20 Feet Seafood Breaks the Chain

The formula has been tested so many times it's almost mathematical law. A chef opens a restaurant, spends a few months working the pass making sure everything is just so, and then, if the business is successful enough, moves on to open more copies of the same restaurant, while quality diminishes ­— not always, but often.

Dallas is a hotbed for restaurant expansion. Eddy Thretipthuangsin, former chef at Pakpao, announced he'd be opening a second location of his new restaurant Kin Kin Urban Thai before he even opened the first. A third location is on its way, and a website for the group promises more are coming soon. Twisted Root's and Cane Rosso's principals quickly vacated the kitchen to expand. They now have 16 locations between them.

"The temptation to expand immediately is very strong," Marc Cassel, owner of 20 Feet Seafood Joint, says. The popular chef, known for his nine-year stint at The Green Room in Deep Ellum, is taking a different tack for his restaurant, even though he thinks it's perfect for multiple locations. "20 Feet would be a great concept in any inland city," Cassel says. "I'm not ready to go through all that right now."


20 Feet Seafood Joint

1160 Peavy Road, 972-707-7442, 20-feet.com, open 11 a.m.-9 p.m. Tuesday- Thursday, 11 a.m.-10 p.m. Friday-Saturday, 11 a.m.-9 p.m. Sunday, closed Monday, $$

Green Room mussels $9

Lobster roll $19

Fish and chips $14

Oyster po' boy $10

Key lime pie $5

The decision isn't for lack of opportunity. Cassel says several investors have approached him since 20 Feet opened on Peavy Road more than two years ago. Developers see a swamped dining room and want to lure swarms of customers to their own projects. But before his restaurant replicates like an Internet meme, Cassel wants to be certain the concept has solid footing. "We want to make sure it's bulletproof," he says.

That's one reason Cassel and his wife, Suzan Fries, are still at the restaurant nearly every day. And they don't step back and manage from a bar stool while posting sandwich pictures to Facebook; they work alongside their employees. Fries comes in most mornings to bake Boston and Key lime pies and bread for the lobster rolls. Cassel arrives in the afternoon, working prep until the dinner rush when he expedites and runs plates, working closely with his customers. When your order is ready there's a solid chance Cassel will bring the food to the table himself.

He's also the only restaurant owner who has ever refilled my iced tea. "I'm touching tables more than any other time in my career," he says.

The hard work is paying off, resulting in an incredibly consistent restaurant, which is exceptional considering that 20 Feet essentially serves fast food. Dishes that have been on the menu since the restaurant first opened remain virtually unchanged. From the golden fish and chips made from fresh cod that's broken down onsite, to the mussels spiked with ginger and shiitake mushrooms, to the lemon-tinged lobster roll, 20 Feet serves up the same seafood baskets it did when Cassel first hoisted his pirate flag over the restaurant.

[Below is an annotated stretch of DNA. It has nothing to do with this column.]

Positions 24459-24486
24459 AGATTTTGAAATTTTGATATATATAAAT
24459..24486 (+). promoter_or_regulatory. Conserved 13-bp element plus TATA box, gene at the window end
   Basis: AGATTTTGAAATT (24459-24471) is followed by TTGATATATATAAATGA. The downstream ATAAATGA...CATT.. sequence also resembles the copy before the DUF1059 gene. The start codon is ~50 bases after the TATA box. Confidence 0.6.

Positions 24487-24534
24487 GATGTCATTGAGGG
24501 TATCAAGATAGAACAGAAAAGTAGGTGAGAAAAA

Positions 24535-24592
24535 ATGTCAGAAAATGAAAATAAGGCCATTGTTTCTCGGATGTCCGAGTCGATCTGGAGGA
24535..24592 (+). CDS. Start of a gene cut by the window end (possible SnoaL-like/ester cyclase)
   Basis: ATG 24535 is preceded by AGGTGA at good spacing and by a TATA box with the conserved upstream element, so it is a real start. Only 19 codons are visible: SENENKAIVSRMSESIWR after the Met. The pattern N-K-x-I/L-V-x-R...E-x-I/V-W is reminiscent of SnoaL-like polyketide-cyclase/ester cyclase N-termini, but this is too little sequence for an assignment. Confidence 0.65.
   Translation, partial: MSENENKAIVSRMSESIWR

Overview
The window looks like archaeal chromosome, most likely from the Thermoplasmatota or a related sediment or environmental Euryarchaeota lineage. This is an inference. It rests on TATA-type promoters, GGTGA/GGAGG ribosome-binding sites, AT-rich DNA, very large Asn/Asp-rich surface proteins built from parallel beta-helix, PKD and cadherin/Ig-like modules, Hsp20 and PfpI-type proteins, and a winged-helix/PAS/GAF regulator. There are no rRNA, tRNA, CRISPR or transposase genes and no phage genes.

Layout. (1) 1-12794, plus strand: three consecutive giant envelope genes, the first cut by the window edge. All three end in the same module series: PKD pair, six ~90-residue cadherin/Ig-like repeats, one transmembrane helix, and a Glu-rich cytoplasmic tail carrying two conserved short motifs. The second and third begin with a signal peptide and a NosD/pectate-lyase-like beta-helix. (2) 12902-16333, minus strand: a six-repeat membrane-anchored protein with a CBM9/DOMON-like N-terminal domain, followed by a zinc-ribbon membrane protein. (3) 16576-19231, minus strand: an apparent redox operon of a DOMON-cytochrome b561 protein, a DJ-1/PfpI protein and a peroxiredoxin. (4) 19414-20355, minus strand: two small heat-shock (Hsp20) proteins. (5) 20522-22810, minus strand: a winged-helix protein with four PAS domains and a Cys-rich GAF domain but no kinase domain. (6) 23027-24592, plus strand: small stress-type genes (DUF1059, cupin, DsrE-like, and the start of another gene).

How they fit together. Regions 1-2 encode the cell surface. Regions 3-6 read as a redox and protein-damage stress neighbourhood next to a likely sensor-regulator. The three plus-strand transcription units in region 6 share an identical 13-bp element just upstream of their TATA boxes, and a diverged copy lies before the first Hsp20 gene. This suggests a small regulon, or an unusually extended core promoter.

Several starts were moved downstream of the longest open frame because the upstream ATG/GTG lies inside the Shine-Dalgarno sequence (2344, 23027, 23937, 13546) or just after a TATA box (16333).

The joint has made some changes, mainly in operations to keep diners happy. Cassel and Fries planned to push booze to the wayside when they first opened, hoping to turn tables quickly, but customers rightly staged a revolt. Oyster slurping and po' boy wrestling go best with alcohol. Soon, the couple offered plastic buckets filled with ice for customers who wanted to bring their own beverages. A new covered patio (air conditioning is on the way) doubled the seating and encouraged customers to linger after a plate full of belly clams. Now a bottle of wine or a six-pack of beer at every table is a common sight.

So many customers bring alcohol that Cassel says he's applying for a beer and wine license. BYOB will continue for diners who want to arrive with a bottle, but soon, those who forget won't have to go dry.

While these small tweaks have changed the restaurant experience on a long, slow arc, good food has been a constant — a trait not often found in restaurants that expand quickly. A restaurant's first location might fire on all burners, but adding a second location effectively cuts that well-tuned staff in two and shifts a chef-owner's daily duties from hands-on cooking to operations. Kitchen execution and quality almost always take a hit during expansion, because even the most well-trained staff won't retain the focus of the owner. That's why Cassel says he's being so patient. "I have great confidence in our staff," he says. "But nobody is going to care as much as I do."

That care is evident. The chef who used to preside over what was once Deep Ellum's most popular restaurant now happily picks up spent napkins at a humble fast-food restaurant. His wife bakes one of the city's best Key lime pies.

Neither shows any sign of quitting. "My nine years at the Green Room is almost unheard of," Cassel says when asked if boredom or burnout are issues. Chefs with long tenures at any sort of Dallas restaurant are increasingly rare, but a multi-year stint in a fish shack just isn't done. Whether or not 20 Feet ever expands, Cassel and Fries' dedication to their restaurant is as certain as pi = 3.14159265359. And the basket of golden seafood in front of you is all the better for it.

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